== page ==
The author Jane Lark, included a Theatre Scene in her debut novel The Illicit Love of a Courtesan, and shares with us the research she undertook of a Georgian theatre which Jane Austen attended in Bath
The Theatre Royal in Bath was opened on 27th October 1750 but at the time it had no boxes. When it opened the space was simply a stage and the audience watched from a sloped floor which rose by roughly seven feet from the front of the Theatre to the back.
The elite who visited Bath must have still thought the then new Theatre a bit less than genteel in comparison to the venues they frequented in London. They could not reserve a space nor escape the local less well born who might attend. But still they managed to engineer an improvement to their theatre visit. They would send their servants to their early and have them stand in a space and then arrive once the play had started. Of course that meant disturbance for everyone else as people forced a path through the crowd to get in and their servants then forced back through the crowd to get out. And let’s remember there were probably at least two dozen or more aristocrats or gently born patrons reserving spaces.
But then a Theatre excursion was very different in the 1700s and 1800s, it was quite normal for people to talk through a whole play and the servants reserving spaces in Bath were often known to shout across the hall to one another if they were bored with waiting for their employers to arrive.
But not only would the elite in the audience arrive late they may also only attend for a particular scene which their favorite actor or actress played in. And of course the actors and actresses were as human then as they are now and treated their late arrivals and early leavers in the same manner a comedian would treat a heckler now, welcoming them or bidding them goodbye in a range of responses dependent on their mood.
There is one instance of an actor in Bath becoming outraged with a member of his audience. Well off people could sit on chairs at the side of stage during a performance as there were no boxes, and on this occasion the gentleman was so bored he walked across the stage to speak to his friend on the other side. Swords were drawn over the issue.
Perhaps you can imagine the atmosphere in the Theatre too. There were no windows and no air vents. It would have been hot with so many people crowded in and the air would have smelt of sweat and been quite thin by the end of a performance, probably not a comfortable or pleasant experience – really it’s no wonder they only stayed for elements of a play. The Theatre was lit with tallow candles, both burning on the stage and about the auditorium which meant members of the audience had hot wax dripping on their clothes and heads.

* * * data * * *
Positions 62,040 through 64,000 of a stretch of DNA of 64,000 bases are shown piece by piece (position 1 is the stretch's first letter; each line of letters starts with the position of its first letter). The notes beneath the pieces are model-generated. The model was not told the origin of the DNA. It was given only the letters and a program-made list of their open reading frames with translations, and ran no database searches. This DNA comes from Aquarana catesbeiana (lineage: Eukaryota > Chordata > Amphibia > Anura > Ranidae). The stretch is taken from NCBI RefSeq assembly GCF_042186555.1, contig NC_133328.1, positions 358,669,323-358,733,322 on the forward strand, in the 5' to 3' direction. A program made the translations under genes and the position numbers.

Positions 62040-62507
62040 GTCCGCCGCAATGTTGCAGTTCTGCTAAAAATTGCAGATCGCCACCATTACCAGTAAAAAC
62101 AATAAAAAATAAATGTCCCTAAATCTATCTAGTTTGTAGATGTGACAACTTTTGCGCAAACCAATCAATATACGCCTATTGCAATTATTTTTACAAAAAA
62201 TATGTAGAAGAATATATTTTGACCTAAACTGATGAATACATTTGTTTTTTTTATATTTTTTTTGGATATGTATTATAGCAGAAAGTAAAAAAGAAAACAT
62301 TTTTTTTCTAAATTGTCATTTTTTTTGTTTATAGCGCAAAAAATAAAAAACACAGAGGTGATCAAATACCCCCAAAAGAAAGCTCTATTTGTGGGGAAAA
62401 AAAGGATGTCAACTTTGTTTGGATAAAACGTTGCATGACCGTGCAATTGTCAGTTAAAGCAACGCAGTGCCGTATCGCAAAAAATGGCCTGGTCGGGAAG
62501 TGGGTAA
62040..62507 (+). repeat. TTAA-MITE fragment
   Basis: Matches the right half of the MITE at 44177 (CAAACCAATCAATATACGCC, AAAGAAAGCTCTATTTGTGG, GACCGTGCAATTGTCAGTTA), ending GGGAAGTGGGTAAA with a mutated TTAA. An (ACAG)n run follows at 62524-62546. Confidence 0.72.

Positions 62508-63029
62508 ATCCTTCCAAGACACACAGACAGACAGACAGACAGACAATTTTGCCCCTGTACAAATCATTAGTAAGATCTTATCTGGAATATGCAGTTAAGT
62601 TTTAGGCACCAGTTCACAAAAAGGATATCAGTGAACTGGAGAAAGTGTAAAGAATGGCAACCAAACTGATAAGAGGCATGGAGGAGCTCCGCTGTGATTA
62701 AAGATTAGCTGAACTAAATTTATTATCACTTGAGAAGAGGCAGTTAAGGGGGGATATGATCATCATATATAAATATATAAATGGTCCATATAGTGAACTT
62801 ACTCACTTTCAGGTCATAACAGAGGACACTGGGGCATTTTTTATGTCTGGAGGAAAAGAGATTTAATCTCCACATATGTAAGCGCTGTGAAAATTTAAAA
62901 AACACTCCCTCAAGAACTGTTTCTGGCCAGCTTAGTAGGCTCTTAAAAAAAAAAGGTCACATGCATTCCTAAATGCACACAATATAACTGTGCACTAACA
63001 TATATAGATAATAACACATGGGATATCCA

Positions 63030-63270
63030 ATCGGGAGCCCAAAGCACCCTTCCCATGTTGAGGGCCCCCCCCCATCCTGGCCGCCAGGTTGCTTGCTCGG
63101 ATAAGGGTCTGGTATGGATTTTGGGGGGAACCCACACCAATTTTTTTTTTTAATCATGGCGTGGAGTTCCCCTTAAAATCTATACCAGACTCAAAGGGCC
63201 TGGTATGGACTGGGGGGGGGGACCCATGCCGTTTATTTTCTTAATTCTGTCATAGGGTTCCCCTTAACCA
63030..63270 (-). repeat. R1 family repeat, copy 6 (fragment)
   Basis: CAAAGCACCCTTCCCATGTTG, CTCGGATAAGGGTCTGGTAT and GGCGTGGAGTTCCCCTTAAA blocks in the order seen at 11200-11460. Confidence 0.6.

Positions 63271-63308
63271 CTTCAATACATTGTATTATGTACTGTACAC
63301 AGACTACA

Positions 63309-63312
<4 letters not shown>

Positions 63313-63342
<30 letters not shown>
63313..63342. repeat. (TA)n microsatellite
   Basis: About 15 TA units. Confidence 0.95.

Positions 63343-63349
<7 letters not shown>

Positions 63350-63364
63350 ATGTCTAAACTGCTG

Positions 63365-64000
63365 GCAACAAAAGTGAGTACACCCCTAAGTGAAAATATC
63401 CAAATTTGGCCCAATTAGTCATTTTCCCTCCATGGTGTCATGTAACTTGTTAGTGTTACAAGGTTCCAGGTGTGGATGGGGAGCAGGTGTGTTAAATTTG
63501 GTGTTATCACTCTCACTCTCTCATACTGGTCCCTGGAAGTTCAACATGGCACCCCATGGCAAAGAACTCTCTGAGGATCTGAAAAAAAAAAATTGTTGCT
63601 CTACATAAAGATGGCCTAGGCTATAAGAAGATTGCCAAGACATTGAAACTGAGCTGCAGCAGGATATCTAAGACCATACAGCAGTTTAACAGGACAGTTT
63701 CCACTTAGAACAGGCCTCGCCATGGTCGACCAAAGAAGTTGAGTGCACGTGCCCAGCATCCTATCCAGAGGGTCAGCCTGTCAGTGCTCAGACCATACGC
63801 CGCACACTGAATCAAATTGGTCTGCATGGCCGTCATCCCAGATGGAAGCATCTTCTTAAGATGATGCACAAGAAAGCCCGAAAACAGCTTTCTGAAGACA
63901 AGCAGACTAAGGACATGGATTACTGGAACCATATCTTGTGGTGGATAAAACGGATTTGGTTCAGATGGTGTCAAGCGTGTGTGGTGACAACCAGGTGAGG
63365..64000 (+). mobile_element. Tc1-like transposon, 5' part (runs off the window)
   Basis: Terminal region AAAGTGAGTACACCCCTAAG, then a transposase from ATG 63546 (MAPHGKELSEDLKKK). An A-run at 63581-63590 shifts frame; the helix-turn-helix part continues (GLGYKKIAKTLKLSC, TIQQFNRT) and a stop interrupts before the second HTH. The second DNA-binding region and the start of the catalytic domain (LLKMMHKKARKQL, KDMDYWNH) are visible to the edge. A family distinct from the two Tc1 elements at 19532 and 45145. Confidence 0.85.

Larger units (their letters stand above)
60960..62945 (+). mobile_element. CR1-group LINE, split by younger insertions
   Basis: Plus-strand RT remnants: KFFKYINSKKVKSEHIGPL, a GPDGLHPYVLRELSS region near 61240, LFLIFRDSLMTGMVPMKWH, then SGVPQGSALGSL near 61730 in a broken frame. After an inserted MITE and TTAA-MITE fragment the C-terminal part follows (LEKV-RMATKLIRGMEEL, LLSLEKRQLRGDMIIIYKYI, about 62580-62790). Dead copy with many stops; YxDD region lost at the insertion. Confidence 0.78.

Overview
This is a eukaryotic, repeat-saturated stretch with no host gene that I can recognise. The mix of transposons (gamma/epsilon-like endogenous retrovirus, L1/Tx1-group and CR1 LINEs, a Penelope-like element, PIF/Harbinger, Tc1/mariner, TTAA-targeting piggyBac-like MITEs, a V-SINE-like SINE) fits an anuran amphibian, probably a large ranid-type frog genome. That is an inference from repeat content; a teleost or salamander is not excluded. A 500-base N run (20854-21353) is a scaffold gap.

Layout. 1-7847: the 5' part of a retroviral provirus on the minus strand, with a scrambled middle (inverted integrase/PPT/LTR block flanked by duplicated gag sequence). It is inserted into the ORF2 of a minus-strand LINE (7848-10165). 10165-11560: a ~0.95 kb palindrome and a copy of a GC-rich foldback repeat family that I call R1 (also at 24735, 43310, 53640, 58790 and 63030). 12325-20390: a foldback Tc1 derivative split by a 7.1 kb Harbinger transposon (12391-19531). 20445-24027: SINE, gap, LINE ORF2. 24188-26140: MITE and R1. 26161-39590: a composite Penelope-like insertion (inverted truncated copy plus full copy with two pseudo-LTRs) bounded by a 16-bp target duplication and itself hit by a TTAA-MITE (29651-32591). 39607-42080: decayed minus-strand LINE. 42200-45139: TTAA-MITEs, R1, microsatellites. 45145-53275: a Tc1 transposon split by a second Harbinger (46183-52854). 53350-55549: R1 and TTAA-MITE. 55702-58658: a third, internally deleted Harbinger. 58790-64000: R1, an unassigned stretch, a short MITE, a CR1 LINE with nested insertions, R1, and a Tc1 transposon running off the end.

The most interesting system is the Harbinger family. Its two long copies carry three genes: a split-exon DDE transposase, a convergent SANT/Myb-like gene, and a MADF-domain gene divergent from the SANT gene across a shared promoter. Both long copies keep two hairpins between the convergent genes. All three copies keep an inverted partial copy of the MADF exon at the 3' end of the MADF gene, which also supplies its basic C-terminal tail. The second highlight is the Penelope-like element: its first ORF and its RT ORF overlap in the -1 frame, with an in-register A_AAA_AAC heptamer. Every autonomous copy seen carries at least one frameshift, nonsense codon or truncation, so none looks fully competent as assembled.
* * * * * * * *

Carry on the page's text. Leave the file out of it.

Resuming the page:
It is not surprising then that improvement commenced quite quickly, boxes were added along both edges of theatre and at the side of it too so the chairs could be removed from the stage itself. Then in 1774 an entrance lobby was added on the front of the building and a crush room serving refreshment, and above this seven more grand boxes facing the stage, were added, stretching back in a fan shape, with five rows of benches, seating five occupants on each bench. It cost three shillings for a box seat and two shillings for the pit.
The other addition was a carriage forecourt in which the elite might be deposited at the door easily without needing to walk through the street.
And it was in its completely renovated state that Jane Austen visited it, perhaps sitting with her family on the benches in one of the boxes.
The second novel in Jane Lark’s historical Marlow Intrigues series is now also available.
Jane Lark a writer of authentic, passionate and emotional Historical and New Adult Romance stories
In the eyes of the ton, Ellen Harding lives a charmed life – she is the beautiful, exquisitely adorned mistress of Lord Gainsborough. But on the inside, behind her glamorous façade, she is empty – a vessel – deaf to the voice of morality and blind to shame. Unable to escape the gilded cage she has been trapped within. Kind, gentle Edward Marlow could prove to be her salvation… With one look he gives her hope. With one touch he sets her senses alight. Lose yourself in the passionate intensity of this stunning debut from exciting new talent Jane Lark.